When the Tax Court issued its opinion in Pine Mountain Preserve, LLLP v. Commissioner of Internal Revenue, 151 T.C. 14 (December 27, 2018), the conservation community gave a collective sigh of relief because the court dismissed the IRS’s arguments challenging amendment clauses in conservation easements. But alas, the Tax Court giveth and the Tax Court taketh away. That sigh of relief came with some bitter medicine regarding floating homesites. More below.
Continue Reading Tax Court Upholds Amendment Clauses but Continues Attack on Floating Homesites in Conservation Easements

DOJ sues Syndicated Easement Promoters

The Department of Justice has finally filed a civil complaint against certain promoters who have been spearheading syndicated easements to the tune of over $2 billion in claimed federal tax deductions using grossly inflated appraisals.
Continue Reading Happy New Year’s Tidings for Land Trusts and Other Conservation Advocates

Service Focuses on Conservation Purpose Test and Division of Proceeds Clause in PBBM-Rose Hill, Belair Woods, and Champions Retreat Golf Founders

The IRS has been busy this year challenging conservation easement deductions, particularly conservation easements protecting golf courses and conservation easements providing overinflated syndicated tax deductions.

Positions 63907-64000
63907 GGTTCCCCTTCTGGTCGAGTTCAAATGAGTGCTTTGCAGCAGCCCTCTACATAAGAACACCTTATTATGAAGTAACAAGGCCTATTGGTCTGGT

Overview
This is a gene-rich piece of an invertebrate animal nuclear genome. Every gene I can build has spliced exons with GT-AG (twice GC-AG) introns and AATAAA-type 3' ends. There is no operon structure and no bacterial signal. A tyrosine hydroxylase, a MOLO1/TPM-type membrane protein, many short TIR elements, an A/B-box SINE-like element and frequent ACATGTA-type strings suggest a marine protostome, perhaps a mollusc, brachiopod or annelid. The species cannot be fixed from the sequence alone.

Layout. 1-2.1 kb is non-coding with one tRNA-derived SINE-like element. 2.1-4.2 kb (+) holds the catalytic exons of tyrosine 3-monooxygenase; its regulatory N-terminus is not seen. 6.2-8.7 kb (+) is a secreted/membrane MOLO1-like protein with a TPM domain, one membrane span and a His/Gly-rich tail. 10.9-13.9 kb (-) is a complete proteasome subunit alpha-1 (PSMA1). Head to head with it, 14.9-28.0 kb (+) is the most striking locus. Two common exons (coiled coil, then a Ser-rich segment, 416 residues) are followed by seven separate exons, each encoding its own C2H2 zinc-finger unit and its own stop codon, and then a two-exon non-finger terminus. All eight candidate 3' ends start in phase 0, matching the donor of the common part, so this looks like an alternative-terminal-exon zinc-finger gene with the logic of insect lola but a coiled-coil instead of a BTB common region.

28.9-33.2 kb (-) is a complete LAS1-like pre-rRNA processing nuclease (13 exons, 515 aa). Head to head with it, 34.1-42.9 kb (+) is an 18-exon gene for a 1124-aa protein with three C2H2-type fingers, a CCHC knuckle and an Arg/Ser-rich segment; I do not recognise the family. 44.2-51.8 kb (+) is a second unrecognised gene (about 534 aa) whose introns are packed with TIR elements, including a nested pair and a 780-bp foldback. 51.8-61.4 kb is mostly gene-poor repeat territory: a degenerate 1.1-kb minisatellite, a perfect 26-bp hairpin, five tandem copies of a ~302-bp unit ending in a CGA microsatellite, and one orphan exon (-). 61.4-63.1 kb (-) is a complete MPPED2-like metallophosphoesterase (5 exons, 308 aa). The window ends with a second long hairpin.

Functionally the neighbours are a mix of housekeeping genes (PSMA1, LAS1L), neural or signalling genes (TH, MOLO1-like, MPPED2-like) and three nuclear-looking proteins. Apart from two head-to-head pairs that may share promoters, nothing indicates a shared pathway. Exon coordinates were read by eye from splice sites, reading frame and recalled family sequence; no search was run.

Continue Reading Three Autumn Cases Deny Golf Course and Syndicated Conservation Easement Tax Deductions

Governor Brown signed S.B. 901 into law on September 7. The controversial and lengthy bill is simply entitled “Wildfires,” but has garnered a lot of media attention for what many are calling a utility bailout for the Northern California fires. What hasn’t received much attention is a small paragraph slipped into the bill to amend California’s conservation easement enabling statute, California Civil Code Sections 815–816.
Continue Reading California Legislature Amends Venerable Conservation Easement Statute: New Civil Code 815.11

Last month, the IRS issued final regulations entitled “Substantiation and Reporting Requirements for Cash and Noncash Charitable Contribution Deductions,” codified as Treasury Regulation Sections 1.170A-15 (cash), -16 (noncash), -17 (qualified appraisals and appraisers), and -18 (clothing and household items).